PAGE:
The implementation of water reuse systems are becoming more important and more popular than ever before. With freshwater resources being tapped for agriculture, industrial use, and city development, the need for a reliable source of clean water is in high demand. Many cities are turning to water reuse systems when building new infrastructure for their schools and parks. Water reuse systems drastically lower water consumption and as a result, lower the water bill each month.
If you can recall a lake’s water level being low or a stream running dry, that’s a sign of ground water being overdrawn or a shortage in rain water. When these occurrences happen regularly, cities start to put restrictions on the public’s water consumption. Examples could be irrigation restrictions during a drought, or regulations on impervious surfaces for homeowners. To comply with these restrictions, many homeowners will use drought resistant plants, install efficient sprinkler systems, or build permeable paver patios.
For much larger properties though, a more sophisticated infrastructure is necessary. Water reuse systems do exactly what they sound like. They convert wastewater into usable water. Water that’s no longer clean for drinking, such as rainwater or rooftop water can be reused for other purposes. Rather than letting that water flow offsite, be treated, and then pay for new city water, we can capture it, store it, and use it again.
Minneapolis Convention Center
At the Minneapolis Convention Center, a 392,000 gallon tank was installed underneath the employee parking lot. The 10' diameter pipes cover an entire area roughly 14,000 square feet. This particular water reuse system collects any runoff water from the rooftop on the Convention Center which is 1,540,000 square feet. The water is then reused for irrigation on landscaped areas around the Convention Center. This system is also designed into a larger infrastructure plan that will help irrigate the park across the street.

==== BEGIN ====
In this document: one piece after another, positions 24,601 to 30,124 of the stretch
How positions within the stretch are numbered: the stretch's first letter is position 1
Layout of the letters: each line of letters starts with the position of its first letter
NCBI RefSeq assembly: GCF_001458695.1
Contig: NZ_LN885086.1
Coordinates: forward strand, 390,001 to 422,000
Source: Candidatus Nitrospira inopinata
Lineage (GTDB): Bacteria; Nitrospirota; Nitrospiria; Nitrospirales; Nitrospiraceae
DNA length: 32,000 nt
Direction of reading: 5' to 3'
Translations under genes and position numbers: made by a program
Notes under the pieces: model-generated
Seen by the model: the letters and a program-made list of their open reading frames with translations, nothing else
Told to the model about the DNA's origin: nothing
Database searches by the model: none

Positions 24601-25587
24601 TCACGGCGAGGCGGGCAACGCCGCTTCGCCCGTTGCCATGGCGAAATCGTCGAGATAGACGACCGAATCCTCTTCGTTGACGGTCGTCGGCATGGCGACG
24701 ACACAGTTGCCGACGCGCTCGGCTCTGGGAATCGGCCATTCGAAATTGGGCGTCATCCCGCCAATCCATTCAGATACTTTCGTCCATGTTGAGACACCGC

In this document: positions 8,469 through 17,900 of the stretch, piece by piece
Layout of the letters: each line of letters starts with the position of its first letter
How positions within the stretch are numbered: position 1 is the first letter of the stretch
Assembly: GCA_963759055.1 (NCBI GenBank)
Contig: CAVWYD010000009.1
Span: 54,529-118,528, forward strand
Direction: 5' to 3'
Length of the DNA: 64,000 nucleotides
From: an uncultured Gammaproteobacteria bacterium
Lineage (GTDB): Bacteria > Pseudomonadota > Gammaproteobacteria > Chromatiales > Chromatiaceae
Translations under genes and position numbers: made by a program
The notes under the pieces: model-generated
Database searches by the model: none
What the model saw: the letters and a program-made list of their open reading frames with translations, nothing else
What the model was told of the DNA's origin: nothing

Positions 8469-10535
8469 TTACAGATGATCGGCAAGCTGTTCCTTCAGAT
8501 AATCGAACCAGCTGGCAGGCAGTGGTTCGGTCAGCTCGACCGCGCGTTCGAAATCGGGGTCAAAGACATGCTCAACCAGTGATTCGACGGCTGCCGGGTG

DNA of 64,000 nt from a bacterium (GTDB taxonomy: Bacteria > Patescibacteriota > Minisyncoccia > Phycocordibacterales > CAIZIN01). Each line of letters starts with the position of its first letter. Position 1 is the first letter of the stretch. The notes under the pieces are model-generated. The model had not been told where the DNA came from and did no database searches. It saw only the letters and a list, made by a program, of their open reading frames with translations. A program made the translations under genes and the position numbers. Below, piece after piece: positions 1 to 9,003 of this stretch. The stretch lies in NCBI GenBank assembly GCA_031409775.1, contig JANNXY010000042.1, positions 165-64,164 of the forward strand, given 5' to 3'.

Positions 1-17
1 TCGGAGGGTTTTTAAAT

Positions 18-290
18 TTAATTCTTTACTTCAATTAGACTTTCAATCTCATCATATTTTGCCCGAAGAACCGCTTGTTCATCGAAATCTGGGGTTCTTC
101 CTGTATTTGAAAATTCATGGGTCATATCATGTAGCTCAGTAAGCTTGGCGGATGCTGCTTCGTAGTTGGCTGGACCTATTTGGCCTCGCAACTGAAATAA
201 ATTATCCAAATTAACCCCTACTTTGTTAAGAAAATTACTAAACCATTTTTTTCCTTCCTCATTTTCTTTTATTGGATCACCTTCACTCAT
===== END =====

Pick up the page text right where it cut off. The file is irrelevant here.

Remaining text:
Chaska Curling Center
The water reuse system used at the Curling Center in Chaska is a stormwater system rather than a rooftop system like Minneapolis Convention Center. Any rainfall that isn't absorbed into the landscape is diverted to the storage chambers underneath the parking lot. The water is then used for irrigation purposes around the Curling Center. This storage chamber can hold up to 120,000 gallons of water at a time.
Unlike the Minneapolis Convention Center or Chaska Curling Center, the water reuse system implemented at CityPlace in Woodbury is a stormwater pond instead of storage tank. The rainfall on this commercial development is channeled to a pond onsite. Water from the pond is then pumped out when needed for irrigation. The pond itself collects water runoff from the buildings and parking lots. What's beneficial about a stormwater pond is that it's nice to look at and provides habitat for this large landscaped area.
Downtown East Commons
The park next to US Bank Stadium reuses water from a recreational splash pad to produce 1 million gallons of water that irrigates the lawn. A grid of perforated tubing underneath the park collects excess water and channels it into a small 20,000 gallon storage tank. In addition to the water reuse system, the Downtown East Commons features two different types of permeable surfaces. There are concrete permeable pavers as well as porous pavement.
To learn more about water conservation and efficient irrigation techniques, check out a few of these resources.
WaterSense is apart of the United States Environmental Protection Agency and their mission is to promote "a nationwide ethic of water efficiency to conserve water resources for future generations and reduce water and wastewater infrastructure costs." They are a label for efficient products as well as a resource for water management.
Hunter Irrigation is a manufacturer of irrigation system products whose focus is to "develop innovative, professional products for efficient irrigation. Hunter’s proven water-saving products combine efficient water use with sustainable design".
UMN Extension is a great resource for local landscaping, agriculture, animals and livestock, and natural resources. As an extension of the University of Minnesota, all of their research and resources are hyper specific to the challenges Minnesotans face in the natural environment.
Minnesota DNR is another local resource of information for topics relating to the environment.